Please contact the Information and Data Compliance Team first before undertaking any International Data Transfers by completing the attached form and sending via email.
The GDPR imposes restrictions on the transfer of personal data outside the EEA. Currently the EEA countries are:
Personal data may only be transferred outside the EEA in compliance with the following circumstances:
Adequacy decision by the Commission
Data transfers outside the EEA may be made where the European Commission has decided that a third country, a territory or one or more specific sectors in the third country, or an international organisation ensures an adequate level of protection. Currently, the following countries are considered as having adequate protection:
|Andorra||Argentina||Canada *||Faroe Islands|
|Guernsey||Israel||Isle of Man||Jersey|
|New Zealand||Switzerland||Uruguay||The US †|
* (Commercial organisations only)
†(limited to the Privacy Shield framework)
All countries which do not fall within the above lists are considered non-adequate countries for data protection purposes and are known as third countries.
Additional adequate safeguards
Organisations are able to transfer personal data to third countries where the organisation receiving the personal data has provided additional adequate safeguards which act as data protection guarantees. The safeguards must be outlined in a legally binding instrument, such as a contract or a Memorandum of Understanding, between the transferring and recipient parties. They should clearly describe the data protection principles that have to be respected, in particular:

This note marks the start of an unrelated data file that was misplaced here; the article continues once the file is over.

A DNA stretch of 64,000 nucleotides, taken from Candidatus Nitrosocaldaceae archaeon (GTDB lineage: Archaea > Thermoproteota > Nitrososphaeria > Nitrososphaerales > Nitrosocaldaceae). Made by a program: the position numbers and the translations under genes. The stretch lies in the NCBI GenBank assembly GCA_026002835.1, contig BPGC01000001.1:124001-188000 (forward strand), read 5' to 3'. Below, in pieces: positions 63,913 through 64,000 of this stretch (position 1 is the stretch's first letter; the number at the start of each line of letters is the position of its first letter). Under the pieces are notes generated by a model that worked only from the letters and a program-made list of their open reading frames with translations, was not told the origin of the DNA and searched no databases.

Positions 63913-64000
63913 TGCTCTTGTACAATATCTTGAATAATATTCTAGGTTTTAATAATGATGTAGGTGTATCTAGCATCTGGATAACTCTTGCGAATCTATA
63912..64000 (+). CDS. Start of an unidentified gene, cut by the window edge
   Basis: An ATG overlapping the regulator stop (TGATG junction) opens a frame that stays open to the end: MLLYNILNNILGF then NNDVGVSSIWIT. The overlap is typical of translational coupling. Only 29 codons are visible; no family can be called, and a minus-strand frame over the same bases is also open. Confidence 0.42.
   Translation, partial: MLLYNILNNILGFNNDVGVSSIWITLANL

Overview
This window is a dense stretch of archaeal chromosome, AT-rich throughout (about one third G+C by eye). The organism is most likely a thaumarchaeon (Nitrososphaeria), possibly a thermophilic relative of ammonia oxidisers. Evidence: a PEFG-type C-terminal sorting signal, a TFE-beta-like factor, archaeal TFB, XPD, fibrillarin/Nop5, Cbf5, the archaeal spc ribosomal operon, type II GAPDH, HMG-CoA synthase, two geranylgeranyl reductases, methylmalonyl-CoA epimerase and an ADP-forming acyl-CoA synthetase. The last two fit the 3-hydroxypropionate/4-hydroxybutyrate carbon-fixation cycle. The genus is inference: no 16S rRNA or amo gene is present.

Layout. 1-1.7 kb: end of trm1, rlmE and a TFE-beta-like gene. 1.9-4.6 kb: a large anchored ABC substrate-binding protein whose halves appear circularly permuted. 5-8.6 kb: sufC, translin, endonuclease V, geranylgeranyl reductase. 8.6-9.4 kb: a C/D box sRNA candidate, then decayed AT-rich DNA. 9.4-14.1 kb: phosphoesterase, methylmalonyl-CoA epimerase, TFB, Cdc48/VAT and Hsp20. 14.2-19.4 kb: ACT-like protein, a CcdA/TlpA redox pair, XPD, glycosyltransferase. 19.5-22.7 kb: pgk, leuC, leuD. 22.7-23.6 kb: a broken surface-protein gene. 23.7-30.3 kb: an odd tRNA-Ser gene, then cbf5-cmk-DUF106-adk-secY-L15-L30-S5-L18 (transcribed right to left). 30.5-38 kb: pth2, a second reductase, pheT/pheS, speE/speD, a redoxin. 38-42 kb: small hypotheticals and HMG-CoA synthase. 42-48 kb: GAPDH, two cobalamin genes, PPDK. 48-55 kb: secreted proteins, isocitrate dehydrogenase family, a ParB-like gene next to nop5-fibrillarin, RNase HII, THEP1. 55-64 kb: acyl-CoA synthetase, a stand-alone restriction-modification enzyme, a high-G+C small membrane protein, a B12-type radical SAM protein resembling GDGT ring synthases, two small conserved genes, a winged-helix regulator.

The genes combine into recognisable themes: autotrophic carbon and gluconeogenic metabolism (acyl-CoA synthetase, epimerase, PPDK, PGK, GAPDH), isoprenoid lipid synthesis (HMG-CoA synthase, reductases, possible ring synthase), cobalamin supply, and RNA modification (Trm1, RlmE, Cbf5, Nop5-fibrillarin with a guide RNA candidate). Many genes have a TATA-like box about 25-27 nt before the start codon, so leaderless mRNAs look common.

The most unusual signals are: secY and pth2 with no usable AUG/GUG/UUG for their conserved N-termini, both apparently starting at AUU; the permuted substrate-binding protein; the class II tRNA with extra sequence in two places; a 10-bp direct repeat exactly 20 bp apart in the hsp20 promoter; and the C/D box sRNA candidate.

- data should be processed for a specific purpose and subsequently used or further communicated only insofar as this is not incompatible with the purpose of the transfer;
- data quality and proportionality;
- information of individuals concerned;
- security measures;
- possibility for the individuals involved to exercise their rights of access, rectification and opposition;
- restrictions on onward transfers by the data recipient; and
- effective supervision and enforcement mechanisms to ensure that the above-mentioned principles are respected.
Information to be provided to the data subject
A description of the details of the transfer, such as the categories of data, purposes, retention periods, detailed security measures, should be provided to the individuals (data subjects) concerned and explain how they can exercise their rights.
Derogations from the prohibition of transfers outside the EEA
The GDPR provides derogations from the general prohibition on transfers of personal data outside the EU for certain specific situations.
As noted above the University’s DPO and Information and Data Compliance Team should be consulted before any International Data Transfers occur by completing the attached form for further advice and email to GDPR@warwick.ac.uk.